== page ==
Landau's well-researched writing is a superb resource for the citizen who wants to be an informed participant in the civil rights debate that is succinctly summarized in the title.
(Hilarie Orman IEEE Cipher
An extremely important book. Landau has the remarkable talent of taking very broad issues and detailing them in a concise, yet comprehensive manner…This book is the definitive text on the topic and it is a title that needs to be read.
(Ben Rothke Slashdot
By carefully explaining the ways in which excessive surveillance can undermine security, this informative and provocative book turns on its head the traditiona -- and misleading -- assumption that national security and civil liberties must always be balanced against each other, as if they were mutually exclusive objectives on opposite sides of the scale. Landau demonstrates a rare and extremely valuable combination of both technical expertise and policy savvy, and the material is presented in way that is accessible for the general public yet specific enough to guide policymakers in Congress and the Executive branch -- for whom it should be required reading. I have been working in the national security arena for over 25 years, and following cybersecurity issues for nearly 15 years, and still found in this book fresh insights and new information that will make a valuable contribution to the important policy debates at the intersection of privacy and security.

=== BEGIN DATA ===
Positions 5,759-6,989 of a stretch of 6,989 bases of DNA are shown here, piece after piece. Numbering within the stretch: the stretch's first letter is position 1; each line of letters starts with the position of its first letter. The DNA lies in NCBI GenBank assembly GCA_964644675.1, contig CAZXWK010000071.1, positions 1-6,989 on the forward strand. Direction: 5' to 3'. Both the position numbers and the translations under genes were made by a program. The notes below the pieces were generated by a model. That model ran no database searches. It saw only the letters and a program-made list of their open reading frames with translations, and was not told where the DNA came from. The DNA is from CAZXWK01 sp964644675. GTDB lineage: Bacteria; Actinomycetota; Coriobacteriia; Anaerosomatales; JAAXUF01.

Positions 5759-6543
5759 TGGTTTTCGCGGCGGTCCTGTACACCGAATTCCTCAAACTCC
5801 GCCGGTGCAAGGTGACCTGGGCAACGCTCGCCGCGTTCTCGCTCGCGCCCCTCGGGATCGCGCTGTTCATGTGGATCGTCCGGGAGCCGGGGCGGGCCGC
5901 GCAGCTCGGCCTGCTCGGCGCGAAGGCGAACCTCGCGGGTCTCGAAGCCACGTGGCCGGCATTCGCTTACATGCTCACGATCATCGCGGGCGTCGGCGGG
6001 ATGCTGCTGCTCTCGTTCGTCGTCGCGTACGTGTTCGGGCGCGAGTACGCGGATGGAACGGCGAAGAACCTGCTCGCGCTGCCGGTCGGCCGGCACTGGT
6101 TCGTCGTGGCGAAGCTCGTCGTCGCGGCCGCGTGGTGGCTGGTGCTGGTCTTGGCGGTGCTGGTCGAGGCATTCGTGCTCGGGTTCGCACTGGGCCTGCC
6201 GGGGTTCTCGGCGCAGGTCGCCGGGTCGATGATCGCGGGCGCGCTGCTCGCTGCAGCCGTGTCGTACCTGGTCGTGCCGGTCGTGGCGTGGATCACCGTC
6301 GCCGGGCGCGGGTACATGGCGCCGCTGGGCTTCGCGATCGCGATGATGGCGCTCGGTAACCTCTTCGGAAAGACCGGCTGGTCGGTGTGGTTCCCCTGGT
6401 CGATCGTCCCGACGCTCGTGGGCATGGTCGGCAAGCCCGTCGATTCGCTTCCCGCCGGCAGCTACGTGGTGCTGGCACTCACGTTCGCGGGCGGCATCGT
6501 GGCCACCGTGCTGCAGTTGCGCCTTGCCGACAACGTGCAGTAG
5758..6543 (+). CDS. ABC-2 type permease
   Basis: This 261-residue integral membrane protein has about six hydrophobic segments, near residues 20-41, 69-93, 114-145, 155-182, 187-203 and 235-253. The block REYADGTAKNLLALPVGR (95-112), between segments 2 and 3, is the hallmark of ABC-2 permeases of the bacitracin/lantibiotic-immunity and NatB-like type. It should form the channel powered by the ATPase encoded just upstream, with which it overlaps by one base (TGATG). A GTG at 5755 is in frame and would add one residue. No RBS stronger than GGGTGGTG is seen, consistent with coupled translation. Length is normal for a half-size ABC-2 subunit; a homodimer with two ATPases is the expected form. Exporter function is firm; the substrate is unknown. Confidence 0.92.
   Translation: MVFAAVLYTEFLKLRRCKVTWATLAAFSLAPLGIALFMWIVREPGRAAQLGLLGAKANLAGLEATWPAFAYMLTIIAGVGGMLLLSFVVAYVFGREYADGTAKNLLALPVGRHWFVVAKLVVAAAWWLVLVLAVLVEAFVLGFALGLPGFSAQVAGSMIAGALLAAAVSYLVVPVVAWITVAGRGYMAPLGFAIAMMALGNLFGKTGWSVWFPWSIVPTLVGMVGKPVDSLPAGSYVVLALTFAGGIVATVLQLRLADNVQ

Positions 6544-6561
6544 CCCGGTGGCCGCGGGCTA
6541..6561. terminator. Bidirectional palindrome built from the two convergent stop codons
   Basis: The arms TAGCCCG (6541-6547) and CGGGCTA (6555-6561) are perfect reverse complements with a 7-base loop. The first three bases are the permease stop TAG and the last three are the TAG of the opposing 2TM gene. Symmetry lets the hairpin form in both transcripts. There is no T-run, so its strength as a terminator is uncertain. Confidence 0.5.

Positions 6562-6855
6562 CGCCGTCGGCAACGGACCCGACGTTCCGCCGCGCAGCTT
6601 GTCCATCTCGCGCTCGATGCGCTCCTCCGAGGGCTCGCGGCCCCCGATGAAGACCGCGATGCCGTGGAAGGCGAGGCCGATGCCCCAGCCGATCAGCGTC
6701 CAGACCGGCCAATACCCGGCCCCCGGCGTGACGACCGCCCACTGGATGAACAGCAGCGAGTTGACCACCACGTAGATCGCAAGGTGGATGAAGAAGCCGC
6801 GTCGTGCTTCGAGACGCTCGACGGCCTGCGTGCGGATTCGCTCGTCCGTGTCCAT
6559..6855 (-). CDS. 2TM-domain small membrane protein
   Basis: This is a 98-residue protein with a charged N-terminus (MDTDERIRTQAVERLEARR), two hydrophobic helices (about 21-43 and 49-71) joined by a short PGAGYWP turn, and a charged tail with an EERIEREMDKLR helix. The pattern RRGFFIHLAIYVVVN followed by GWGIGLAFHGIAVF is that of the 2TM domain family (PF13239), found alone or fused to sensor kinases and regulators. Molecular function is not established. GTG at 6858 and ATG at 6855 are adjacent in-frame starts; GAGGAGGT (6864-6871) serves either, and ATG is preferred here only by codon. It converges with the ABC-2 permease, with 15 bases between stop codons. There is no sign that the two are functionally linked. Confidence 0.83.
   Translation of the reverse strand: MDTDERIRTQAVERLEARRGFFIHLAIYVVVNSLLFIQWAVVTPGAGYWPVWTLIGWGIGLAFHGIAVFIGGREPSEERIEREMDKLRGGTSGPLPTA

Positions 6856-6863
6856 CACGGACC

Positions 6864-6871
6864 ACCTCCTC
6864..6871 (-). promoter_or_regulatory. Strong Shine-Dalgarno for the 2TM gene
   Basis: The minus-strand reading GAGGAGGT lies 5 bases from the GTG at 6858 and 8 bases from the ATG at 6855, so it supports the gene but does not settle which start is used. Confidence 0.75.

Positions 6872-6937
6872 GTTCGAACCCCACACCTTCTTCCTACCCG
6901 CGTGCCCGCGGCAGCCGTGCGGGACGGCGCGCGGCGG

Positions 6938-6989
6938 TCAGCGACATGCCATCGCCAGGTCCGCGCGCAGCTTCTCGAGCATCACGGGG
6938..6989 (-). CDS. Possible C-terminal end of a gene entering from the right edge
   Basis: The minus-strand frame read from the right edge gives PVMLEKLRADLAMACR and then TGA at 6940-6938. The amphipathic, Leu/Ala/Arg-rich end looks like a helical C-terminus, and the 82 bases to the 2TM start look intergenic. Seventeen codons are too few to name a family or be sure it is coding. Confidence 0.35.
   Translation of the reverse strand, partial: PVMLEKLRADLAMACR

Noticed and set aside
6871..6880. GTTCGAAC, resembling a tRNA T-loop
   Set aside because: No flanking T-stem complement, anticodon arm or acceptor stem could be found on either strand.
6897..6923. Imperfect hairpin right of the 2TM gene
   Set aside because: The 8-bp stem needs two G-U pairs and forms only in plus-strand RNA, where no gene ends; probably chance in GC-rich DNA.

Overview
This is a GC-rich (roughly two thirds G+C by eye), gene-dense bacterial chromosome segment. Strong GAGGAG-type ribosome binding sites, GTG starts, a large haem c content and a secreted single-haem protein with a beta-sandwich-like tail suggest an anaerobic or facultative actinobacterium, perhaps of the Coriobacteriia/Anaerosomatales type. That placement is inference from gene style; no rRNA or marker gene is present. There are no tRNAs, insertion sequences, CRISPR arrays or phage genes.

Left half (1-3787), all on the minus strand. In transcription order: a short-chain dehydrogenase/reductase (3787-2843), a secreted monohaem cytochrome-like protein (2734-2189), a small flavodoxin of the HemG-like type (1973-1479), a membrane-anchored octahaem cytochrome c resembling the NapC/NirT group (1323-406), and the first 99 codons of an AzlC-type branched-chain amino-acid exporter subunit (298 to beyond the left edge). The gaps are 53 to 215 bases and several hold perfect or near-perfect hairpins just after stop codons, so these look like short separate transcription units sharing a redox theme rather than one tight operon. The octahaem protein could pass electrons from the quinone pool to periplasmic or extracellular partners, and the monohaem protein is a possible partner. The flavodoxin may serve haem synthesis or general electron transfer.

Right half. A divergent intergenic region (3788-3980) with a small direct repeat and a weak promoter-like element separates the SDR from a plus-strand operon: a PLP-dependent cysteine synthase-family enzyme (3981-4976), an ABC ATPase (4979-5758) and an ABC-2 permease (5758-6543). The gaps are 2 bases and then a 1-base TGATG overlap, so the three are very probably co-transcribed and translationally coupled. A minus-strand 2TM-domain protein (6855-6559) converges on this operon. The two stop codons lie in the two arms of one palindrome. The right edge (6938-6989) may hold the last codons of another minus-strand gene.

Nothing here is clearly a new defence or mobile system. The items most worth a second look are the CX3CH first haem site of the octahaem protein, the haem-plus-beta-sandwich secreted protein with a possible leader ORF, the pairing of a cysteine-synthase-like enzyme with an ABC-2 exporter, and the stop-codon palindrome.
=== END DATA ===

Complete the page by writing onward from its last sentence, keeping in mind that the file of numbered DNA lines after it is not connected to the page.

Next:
(Suzanne E. Spaulding, Bingham McCutchen, LLP; former Assistant General Counsel, C.I.A.; former Executive Director, National Commission on Terrorism)
Governments have been trying to control the Internet since the early 1990s, when they realized that it would change everything and they didn't understand how. Much of the 1990s was spent on the Crypto Wars, as governments tried to control surveillance online. One of the veterans, Susan Landau, gives us a perspective on where the battle lines are now and where surveillance is likely to go in the future.
(Ross J. Anderson, Professor of Security Engineering, University of Cambridge)
Susan Landau has taken an exceptionally complex but vital subject and presented it in a clear and compelling way. The ability of a citizen to securely communicate with her peers lies at the heart of the rule of law. Landau demonstrates the necessity of protecting that right amidst the technological changes that can greatly alter the balance of power between citizens and governments.
(Jonathan Zittrain, Professor of Law and Professor of Computer Science, Harvard University; author, The Future of the Internet -- And How to Stop It
About the Author
Susan Landau is a privacy analyst at Google. She was previously a Distinguished Engineer at Sun Microsystems, and has been a faculty member at the University of Massachusetts at Amherst and at Wesleyan University. Landau has been a Guggenheim fellow, a fellow at the Radcliffe Institute for Advanced Study, and is a fellow of the American Association for the advancement of Science and the Association for Computing Machinery.